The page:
THE MAKING OF THE CUBE
[above] Sketch survey of the Cube lot. 1 Septic tank. 2 abandoned slab. 3 Small slab supporting water tank structure. 4 Main slab with palapa
[below] The lot before the Cube was built with the palapa, trailer, water tank and abandoned Jeep. The building with the stone lower walls is the Grant house
Having cleaned up the lot and taken a survey of the terrain, my original thinking was building something along the lines of a beach hut or fisherman’s shack such as you might find in an English coastal village. An out-house with the existing water tank on its roof would be the first step. But then I started to think: why stop there? Maybe the beach hut could one day become the porch of a much bigger house—a house where people might gather to enjoy the magnificent seashore, the mountains and the desert, and to engage in all kinds of healing and creative activities. And how about electricity? Oil lamps are fine for a beach hut, but a real house needs real lights. Perhaps a small shed could be built making use of that ten foot by six foot concrete pad that was never built on. And the shed would have solar panels on the roof and batteries inside.
Unconstrained by any thoughts of practicality and economics, I started to doodle on my computer a two-story, three bedroom house of epic proportions with a loft and gallery and extra sleeping space on its flat roof, surrounded by a parapet. There would be a fireplace and an observatory to view the clear night sky. A small guest cottage in the form of a square box would provide temporary housing while the main house was built. At one point I showed some sketches to one of the locals who remarked, “So you're building a church?”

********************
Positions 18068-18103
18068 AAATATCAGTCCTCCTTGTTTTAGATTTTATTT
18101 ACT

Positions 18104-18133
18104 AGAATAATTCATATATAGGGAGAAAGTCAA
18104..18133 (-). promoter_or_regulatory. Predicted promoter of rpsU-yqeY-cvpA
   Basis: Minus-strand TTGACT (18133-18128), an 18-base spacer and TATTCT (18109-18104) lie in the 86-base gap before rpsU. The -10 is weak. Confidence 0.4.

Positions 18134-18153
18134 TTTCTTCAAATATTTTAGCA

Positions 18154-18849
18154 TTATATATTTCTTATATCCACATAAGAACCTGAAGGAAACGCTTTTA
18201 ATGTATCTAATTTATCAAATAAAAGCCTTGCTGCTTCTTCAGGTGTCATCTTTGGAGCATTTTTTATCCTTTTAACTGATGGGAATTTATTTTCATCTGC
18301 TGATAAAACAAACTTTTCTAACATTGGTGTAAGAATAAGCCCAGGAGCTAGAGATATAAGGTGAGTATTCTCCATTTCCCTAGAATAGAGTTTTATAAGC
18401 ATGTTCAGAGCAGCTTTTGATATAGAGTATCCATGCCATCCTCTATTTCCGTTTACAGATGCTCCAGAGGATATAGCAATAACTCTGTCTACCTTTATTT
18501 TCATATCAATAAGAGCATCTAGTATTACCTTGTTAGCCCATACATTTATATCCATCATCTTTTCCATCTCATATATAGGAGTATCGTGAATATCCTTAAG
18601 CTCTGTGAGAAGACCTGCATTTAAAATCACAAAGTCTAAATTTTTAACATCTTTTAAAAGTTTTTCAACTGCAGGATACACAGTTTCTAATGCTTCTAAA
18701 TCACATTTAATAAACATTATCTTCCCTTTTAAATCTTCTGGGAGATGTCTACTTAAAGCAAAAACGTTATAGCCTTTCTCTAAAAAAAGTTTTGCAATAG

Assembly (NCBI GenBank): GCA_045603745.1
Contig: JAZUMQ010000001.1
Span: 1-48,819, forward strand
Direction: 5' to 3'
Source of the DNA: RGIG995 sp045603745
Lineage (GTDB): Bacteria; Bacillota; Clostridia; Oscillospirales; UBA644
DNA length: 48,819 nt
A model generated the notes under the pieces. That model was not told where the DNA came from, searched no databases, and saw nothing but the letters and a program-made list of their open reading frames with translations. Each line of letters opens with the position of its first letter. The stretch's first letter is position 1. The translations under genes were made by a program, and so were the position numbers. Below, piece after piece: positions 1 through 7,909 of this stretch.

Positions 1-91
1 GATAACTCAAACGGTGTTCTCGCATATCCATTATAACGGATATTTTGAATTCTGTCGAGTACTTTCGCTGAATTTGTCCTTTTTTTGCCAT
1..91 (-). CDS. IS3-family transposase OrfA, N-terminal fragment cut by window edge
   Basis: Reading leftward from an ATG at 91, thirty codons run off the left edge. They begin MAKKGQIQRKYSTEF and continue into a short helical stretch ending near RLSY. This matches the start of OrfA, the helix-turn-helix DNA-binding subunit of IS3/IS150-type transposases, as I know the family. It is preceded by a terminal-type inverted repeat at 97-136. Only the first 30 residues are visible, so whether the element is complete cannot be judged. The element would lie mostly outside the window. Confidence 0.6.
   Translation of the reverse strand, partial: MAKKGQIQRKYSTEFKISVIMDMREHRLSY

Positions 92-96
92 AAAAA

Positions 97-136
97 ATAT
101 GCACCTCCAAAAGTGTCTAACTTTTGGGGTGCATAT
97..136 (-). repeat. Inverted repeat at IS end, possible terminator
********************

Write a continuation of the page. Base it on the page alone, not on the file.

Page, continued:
Of course, none of this was likely to have got built —at least not for a long time, except a beach hut perhaps. Meanwhile my sister in law, Deane and her partner Happi had decided to leave the suburbs in search of a simpler life in a remote place where they could live cheaply, and where better than in Baja California? In fact, they moved into the house adjacent to the Cube lot—the Grant house. But things did not work out as they had planned. The building was old and lacked electricity and easy access to the beach.
So the question was put to me: couldn't you build that Cube thing and we could live there? And so it came to be. In the early spring of 2005 they moved in—eager participants in an experiment in off-the-grid living. They were patient as problems with the solar energy and water supply were dealt with. As it turned out, the women were having a harder time dealing with the extreme heat, regardless of the house, and after two years, regrettably, they had to leave.
Since then the Cube has become a personal retreat and a destination for many visitors in search of a quiet corner of the world. Many modifications and improvements to the structure and systems have been made—and more are to come.
A typical English seaside hut
[right] The palapa and original slab before construction. The water tank was eventually mounted on the roof of the Cube and is still in use. The concrete slab was extended to the East and South
[below] Grandiose concept for a building for which the Cube was intended to be a guest cottage. The plans called for a brick fireplace and chimney and a rooftop observatory! The Cube is seen to the left beyond the main building and the shed to the right of it